This is a guiding principle at Indiana University Northwest. Front and center in the university’s mission statement, it is woven throughout most staff, student, and faculty activities. But what does community engagement really mean?
The Carnegie Foundation for the Advancement of Teaching defines community engagement as the “collaboration between institutions of higher education and their larger communities for the mutually beneficial creation and exchange of knowledge and resources in a context of partnership and reciprocity.”
IU Northwest’s Center for Urban and Regional Excellence (CURE) serves as the front door for IU Northwest’s community engagement and is actively involved in tracking, recording, and nurturing a growing base of partnerships for the mutual benefit of the campus and community.
Still, even with a definition, and a Center dedicated to it, it can be difficult to understand how this notion comes to life on and off campus. How it impacts people, programs and possibilities. How it translates into tangible relationships and results.
To better illustrate the university’s commitment to community engagement, Ellen Szarleta, professor and CURE director, is excited to announce Collaboratory, a new cloud-based software tool that curates community-based activities.
“The more the campus community uses Collaboratory to document their activities, the more powerful it becomes,” Szarleta said. “At first I saw this strictly as a database to document our activities, but I quickly realized it also serves to build the culture of community engagement. It is enabling me to have conversations that I couldn’t have before.”
IU Northwest is only the fourth institution in the country to adopt Collaboratory. It was born at the University of North Carolina as a way to internally track activities. Then, faculty at Indiana University Purdue University Indianapolis (IUPUI) began looking at developing the software, which led to IU’s support for all campuses to onboard the technology. At an event to celebrate IU’s bicentennial year in April, CURE unveiled Collaboratory as an important new development to take IU into its next 200 years.
A public resource
Despite its initial goal of tracking and monitoring community engagement, Szarleta has found its greatest power is its public face.
“Collaboratory is a one-stop shop for people to learn how IU Northwest is partnering with the community to improve the quality of life in the region,” she said. “It puts people and organizations with similar goals in the same environment together so they can discover each other, learn about their common goals, and find ways to mutually benefit each other.”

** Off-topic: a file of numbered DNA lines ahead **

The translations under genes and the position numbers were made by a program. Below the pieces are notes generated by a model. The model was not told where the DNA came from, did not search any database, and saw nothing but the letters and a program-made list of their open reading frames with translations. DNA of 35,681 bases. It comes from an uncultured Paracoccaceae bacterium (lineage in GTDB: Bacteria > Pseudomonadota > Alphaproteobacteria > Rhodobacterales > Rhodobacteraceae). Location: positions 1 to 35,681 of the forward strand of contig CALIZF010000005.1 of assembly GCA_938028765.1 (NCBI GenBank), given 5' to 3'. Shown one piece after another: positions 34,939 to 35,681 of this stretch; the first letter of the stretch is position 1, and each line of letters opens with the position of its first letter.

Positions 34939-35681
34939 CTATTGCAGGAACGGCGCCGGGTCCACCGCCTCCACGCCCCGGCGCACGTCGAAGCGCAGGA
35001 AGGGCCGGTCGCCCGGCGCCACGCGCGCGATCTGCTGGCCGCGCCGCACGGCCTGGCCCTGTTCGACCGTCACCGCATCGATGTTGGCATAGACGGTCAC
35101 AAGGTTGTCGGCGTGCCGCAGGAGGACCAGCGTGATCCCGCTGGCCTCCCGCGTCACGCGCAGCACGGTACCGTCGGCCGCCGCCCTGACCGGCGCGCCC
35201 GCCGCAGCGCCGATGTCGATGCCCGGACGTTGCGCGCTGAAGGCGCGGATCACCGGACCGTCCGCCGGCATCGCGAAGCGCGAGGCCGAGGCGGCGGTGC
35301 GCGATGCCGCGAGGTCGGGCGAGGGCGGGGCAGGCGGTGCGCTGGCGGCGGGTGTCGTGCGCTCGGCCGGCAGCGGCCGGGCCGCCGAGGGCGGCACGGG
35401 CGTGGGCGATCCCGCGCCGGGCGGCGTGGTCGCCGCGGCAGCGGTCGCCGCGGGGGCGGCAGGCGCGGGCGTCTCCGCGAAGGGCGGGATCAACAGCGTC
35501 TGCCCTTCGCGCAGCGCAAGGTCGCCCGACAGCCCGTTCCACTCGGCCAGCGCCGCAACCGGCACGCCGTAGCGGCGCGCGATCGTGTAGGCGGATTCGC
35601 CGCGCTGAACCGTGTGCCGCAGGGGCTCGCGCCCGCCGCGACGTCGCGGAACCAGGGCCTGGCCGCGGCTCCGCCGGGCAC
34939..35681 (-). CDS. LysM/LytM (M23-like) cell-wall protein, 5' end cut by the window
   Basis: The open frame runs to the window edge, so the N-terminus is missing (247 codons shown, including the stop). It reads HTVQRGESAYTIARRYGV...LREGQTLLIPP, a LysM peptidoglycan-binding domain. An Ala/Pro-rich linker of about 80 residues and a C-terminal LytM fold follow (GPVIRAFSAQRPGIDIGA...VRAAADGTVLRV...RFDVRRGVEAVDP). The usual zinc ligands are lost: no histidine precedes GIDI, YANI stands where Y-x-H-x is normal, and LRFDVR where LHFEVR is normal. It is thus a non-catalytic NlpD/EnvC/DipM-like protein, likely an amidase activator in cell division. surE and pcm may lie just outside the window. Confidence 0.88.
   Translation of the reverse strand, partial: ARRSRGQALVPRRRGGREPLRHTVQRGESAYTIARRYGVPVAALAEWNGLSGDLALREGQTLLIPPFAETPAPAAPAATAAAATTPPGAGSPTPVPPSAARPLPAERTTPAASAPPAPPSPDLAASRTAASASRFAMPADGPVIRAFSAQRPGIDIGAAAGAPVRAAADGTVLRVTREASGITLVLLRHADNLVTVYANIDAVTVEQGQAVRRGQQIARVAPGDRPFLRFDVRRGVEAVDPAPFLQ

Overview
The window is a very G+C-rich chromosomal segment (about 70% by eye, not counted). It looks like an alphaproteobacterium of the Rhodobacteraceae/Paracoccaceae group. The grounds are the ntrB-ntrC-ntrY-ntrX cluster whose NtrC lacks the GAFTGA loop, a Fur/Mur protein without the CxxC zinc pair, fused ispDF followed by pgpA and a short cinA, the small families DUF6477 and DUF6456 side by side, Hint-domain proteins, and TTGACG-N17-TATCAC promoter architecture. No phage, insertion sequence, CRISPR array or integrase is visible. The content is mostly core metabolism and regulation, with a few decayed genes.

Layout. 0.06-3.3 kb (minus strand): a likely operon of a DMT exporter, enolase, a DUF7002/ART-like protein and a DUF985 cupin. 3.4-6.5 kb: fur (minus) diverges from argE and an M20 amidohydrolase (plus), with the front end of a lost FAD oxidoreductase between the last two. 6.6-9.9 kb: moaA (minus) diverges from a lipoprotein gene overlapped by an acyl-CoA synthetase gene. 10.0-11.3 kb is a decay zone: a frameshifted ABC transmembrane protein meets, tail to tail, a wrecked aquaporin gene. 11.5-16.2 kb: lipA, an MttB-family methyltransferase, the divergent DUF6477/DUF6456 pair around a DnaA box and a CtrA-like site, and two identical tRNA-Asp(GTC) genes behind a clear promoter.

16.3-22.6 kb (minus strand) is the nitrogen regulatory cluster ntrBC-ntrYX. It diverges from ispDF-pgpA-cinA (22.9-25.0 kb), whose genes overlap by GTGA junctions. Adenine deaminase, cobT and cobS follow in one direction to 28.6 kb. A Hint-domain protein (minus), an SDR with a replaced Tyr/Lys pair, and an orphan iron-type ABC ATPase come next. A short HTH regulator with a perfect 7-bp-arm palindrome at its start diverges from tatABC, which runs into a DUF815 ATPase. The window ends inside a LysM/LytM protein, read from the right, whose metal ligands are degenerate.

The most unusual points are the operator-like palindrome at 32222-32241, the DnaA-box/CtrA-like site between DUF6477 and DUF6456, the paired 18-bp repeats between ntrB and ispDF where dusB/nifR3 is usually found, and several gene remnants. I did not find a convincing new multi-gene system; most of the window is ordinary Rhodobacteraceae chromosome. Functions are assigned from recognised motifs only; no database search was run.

As more faculty and staff members, and more universities, join Collaboratory, the reach broadens.
Want to know what the Community Garden sign on 35th and Washington is really all about? Did you know that each October, nursing students give free health screenings on the Gleason walking path? What does the Small Business Academy do to help local entrepreneurs? These are a few examples of what individuals can learn while searching Collaboratory.
Monica Solinas-Saunders, associate professor of public and environmental affairs, outlined the many benefits of Collaboratory from the faculty, student, and community perspectives.
“Collaboratory enables the faculty to better structure activities. By linking the various aspects of teaching, research, service and engagement, my colleagues and I have a clearer idea of the impact our work has on the university and community,” she said. This tool also increases the potential for collaboration among partners across the country. Expanding our network is essential for succeeding in our respective fields of study, as collaboration is a key component of academic success, community development and social impact.”
Perhaps most exciting, Solinas-Saunders said, is how Collaboratory allows students to find ideas, projects and professors who share their passions and are excited to work with them.
“Students have a genuine interest in innovation and they have energy and passion,” she said. “Collaboratory opens the door and invites them to partner with faculty in transformative ways.”
Szarleta said this tool is a kind of information portal that helps connect individuals across a variety of roles and disciplines to achieve their mutual goals.
“If you want to establish a relationship with the university and any of its partnerships, start here,” she said. “This tool will help organizations find opportunities that they perhaps hadn’t thought of before. Use it to assist your organization in growing and build partnerships with the university and others in the community.”